Spotlight on the Opponent: Tuukka Rask

What: Boston at Detroit
When: Wednesday, November 27, 7:30pm (TV: FSD; NBCSN; TSN2)

Tuukka Rask

He might be the best goalie in the NHL today. Certainly, few play with more confidence and swagger than he does on a nightly basis.

He’s Tuukka Rask, and I’m proud of him—because half of my heritage is Finnish.

Rask, 26, is the man between the pipes for the Boston Bruins and he’s playing some great hockey.

He was born in Savonlinna, Finland in March 1987 and was drafted 21st overall in the 2005 Entry Draft by…the Toronto Maple Leafs.

So how did Rask end up tending net for the rival Bruins?

Well, the Maple Leafs earned their derisive nickname, the Maple Laughs, when you hear the story.

Rask was traded to Boston, without having played a game for the Leafs, for goalie Andrew Raycroft, who was a Calder Trophy (Rookie of the Year) winner for the Bruins in 2003-04. The Leafs felt that Rask was expendable because Justin Pogge, they thought, was their goalie of the future.

Three things here: 1) Pogge ended up playing just seven games for Toronto, and they were seven brutal games; 2) Raycroft flamed out and was awful for Toronto; 3) the Bruins were going to release Raycroft anyway, so if Toronto had been more patient, they could have had him without surrendering Rask.

Well, add a fourth thing: Rask has turned into a great goalie, and in the same division as the Leafs.

Rask’s numbers tell most of the story (from

Season GP W L T/O SV% GAA SO
2007-08 4 2 1 1 0.886 3.26 0
2008-09 1 1 0 0 1 0 1
2009-10 45 22 12 5 0.931 1.97 5
2010-11 29 11 14 2 0.918 2.67 2
2011-12 23 11 8 3 0.929 2.05 3
2012-13 36 19 10 5 0.929 2 5
2013-14 20 13 5 2 0.943 1.69 2
Career 158 79 50 18 0.929 2.09 18

This year, as you can see, is Rask’s best, so far. That dazzling .943 save percentage explains the stingy 1.69 GAA.

Rask led the Bruins to the Cup Finals last season, posting a sweet .940 save percentage and a 1.88 GAA, including three post-season shutouts—one of them in the Finals against Chicago.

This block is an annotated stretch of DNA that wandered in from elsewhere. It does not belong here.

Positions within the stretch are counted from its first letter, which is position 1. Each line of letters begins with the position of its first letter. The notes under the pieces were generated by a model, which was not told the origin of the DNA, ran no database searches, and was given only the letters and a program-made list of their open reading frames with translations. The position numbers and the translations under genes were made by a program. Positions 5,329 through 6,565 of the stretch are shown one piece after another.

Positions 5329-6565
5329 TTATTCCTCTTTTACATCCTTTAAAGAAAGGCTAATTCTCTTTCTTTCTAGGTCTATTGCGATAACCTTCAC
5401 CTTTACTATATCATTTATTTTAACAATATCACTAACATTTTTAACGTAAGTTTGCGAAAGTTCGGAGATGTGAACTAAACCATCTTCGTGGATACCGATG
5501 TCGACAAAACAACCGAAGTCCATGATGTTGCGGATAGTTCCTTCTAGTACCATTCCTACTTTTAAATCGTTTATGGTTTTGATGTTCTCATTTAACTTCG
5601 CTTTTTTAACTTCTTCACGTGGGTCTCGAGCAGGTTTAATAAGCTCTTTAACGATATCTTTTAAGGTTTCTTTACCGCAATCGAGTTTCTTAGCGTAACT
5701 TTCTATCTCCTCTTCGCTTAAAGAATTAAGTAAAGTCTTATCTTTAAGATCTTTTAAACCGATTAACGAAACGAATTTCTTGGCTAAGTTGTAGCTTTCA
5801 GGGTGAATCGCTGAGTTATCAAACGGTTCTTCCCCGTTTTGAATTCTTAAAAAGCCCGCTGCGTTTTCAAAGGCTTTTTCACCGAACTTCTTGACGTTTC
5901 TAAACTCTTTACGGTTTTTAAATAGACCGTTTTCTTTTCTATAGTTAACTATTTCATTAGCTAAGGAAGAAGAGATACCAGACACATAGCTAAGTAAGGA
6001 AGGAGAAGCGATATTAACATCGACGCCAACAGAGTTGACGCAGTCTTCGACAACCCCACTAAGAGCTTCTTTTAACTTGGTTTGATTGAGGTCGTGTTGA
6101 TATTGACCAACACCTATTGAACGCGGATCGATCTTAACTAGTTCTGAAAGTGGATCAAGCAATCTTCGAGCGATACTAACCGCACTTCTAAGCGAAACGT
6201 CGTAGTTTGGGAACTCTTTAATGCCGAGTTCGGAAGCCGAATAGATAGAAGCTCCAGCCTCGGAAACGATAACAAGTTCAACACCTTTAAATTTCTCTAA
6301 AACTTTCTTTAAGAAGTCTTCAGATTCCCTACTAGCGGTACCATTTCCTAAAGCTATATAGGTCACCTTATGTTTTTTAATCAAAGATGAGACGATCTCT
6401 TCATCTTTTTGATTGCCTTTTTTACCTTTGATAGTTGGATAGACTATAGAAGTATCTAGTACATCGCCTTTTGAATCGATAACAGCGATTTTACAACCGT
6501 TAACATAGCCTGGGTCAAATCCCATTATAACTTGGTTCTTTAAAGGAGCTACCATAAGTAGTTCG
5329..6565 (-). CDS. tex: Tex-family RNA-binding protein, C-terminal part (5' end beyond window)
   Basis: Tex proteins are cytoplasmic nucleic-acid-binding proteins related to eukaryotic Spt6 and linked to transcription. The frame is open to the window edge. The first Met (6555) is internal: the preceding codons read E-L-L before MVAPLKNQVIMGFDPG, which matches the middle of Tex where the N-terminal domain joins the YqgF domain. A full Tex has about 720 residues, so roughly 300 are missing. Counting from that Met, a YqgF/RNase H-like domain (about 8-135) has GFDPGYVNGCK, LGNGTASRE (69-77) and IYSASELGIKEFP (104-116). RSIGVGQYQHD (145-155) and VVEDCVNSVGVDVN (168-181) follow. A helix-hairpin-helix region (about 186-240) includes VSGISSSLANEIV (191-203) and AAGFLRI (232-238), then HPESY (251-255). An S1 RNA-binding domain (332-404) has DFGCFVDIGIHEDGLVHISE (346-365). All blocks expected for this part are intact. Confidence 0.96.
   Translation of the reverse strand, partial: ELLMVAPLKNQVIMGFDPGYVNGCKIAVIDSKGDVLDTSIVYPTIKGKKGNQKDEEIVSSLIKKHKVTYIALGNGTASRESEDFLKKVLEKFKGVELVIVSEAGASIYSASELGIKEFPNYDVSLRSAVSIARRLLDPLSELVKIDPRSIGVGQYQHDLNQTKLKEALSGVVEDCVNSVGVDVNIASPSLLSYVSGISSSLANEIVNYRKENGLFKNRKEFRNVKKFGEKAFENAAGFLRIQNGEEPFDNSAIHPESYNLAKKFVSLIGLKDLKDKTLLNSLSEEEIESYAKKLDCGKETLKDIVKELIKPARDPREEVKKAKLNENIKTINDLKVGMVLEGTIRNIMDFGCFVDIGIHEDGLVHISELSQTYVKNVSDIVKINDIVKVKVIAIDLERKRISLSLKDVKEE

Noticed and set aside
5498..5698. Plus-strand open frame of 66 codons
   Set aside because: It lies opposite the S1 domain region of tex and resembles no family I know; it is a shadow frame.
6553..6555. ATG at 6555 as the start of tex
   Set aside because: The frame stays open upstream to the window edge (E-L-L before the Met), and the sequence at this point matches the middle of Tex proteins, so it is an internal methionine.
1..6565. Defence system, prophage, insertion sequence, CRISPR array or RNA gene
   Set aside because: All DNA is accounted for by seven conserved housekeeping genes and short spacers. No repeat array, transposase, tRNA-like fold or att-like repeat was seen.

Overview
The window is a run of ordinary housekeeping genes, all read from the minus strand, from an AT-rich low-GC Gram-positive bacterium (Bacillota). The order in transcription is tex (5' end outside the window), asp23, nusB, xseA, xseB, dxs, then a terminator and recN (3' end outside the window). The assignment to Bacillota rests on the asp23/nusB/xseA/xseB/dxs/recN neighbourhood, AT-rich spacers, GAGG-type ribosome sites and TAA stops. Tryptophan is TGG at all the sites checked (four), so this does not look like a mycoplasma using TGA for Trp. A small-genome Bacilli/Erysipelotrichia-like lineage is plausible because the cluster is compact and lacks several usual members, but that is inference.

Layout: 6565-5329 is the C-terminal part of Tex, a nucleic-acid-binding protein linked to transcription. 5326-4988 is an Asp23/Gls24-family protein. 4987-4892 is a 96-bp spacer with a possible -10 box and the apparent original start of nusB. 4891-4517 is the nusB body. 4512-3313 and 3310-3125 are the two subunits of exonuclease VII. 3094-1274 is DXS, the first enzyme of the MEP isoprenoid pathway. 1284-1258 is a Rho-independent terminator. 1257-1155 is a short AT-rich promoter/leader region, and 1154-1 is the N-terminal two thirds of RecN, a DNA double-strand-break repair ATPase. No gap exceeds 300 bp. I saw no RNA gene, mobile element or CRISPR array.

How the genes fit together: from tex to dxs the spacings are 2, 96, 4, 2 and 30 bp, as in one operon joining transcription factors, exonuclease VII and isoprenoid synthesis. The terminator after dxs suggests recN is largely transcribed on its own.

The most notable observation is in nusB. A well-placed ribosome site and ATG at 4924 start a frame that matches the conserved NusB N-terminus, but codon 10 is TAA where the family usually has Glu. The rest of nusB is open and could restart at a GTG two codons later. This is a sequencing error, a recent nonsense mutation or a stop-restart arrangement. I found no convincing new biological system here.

Rask faltered slightly in the Finals, giving up 17 goals in six games, but six were in one game, and Game 1 went into three overtimes. Games 2 and 4 went into single overtime.

Rask backed up Tim Thomas during the Bruins’ path to claiming the  Stanley Cup in 2011.

All of this impressive work was rewarded, when the Bruins signed Rask to an eight-year, $56 million contract in July. With that deal, Rask became the highest paid player in Bruins history.

Rask is a fun goalie to watch. He conjures up memories of Patrick Roy: cocky, demonstrative and genuinely surprised when he skates off the ice as the losing goalie. His bursts of foul temper make for fun viewing as well.

No one are bigger fans of Rask’s than his teammates.

“He’s played so many games with such a heavy workload and he seems to be focused every game,” said veteran d-man Dennis Seidenberg the other day. “He’s backing us up, saving us games and winning games for us. It’s nice to have a guy like him in the back.”

Shawn Thornton added, “(Rask)’s been unbelievable for us. He’s stolen games for us. We’re all a big fan of his in here and I don’t think that’s a secret.”

Well, of course they’re fans. Rask might be the man who is the difference maker between other teams winning the Stanley Cup next spring, or the Bruins doing it.

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